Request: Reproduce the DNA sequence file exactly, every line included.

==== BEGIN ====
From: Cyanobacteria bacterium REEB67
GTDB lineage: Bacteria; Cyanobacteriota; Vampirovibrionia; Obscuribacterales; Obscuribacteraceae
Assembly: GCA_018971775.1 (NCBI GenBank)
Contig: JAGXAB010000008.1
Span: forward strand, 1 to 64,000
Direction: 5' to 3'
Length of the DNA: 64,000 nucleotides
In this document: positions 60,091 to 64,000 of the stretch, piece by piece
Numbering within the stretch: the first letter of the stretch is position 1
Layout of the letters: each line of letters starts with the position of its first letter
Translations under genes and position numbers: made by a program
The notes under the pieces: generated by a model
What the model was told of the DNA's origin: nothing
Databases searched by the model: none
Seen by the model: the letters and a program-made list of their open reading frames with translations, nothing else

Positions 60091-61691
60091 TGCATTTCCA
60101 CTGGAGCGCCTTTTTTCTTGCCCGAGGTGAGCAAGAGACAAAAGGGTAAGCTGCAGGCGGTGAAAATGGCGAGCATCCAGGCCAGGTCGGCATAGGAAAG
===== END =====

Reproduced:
From: Cyanobacteria bacterium REEB67
GTDB lineage: Bacteria; Cyanobacteriota; Vampirovibrionia; Obscuribacterales; Obscuribacteraceae
Assembly: GCA_018971775.1 (NCBI GenBank)
Contig: JAGXAB010000008.1
Span: forward strand, 1 to 64,000
Direction: 5' to 3'
Length of the DNA: 64,000 nucleotides
In this document: positions 60,091 to 64,000 of the stretch, piece by piece
Numbering within the stretch: the first letter of the stretch is position 1
Layout of the letters: each line of letters starts with the position of its first letter
Translations under genes and position numbers: made by a program
The notes under the pieces: generated by a model
What the model was told of the DNA's origin: nothing
Databases searched by the model: none
Seen by the model: the letters and a program-made list of their open reading frames with translations, nothing else

Positions 60091-61691
60091 TGCATTTCCA
60101 CTGGAGCGCCTTTTTTCTTGCCCGAGGTGAGCAAGAGACAAAAGGGTAAGCTGCAGGCGGTGAAAATGGCGAGCATCCAGGCCAGGTCGGCATAGGAAAG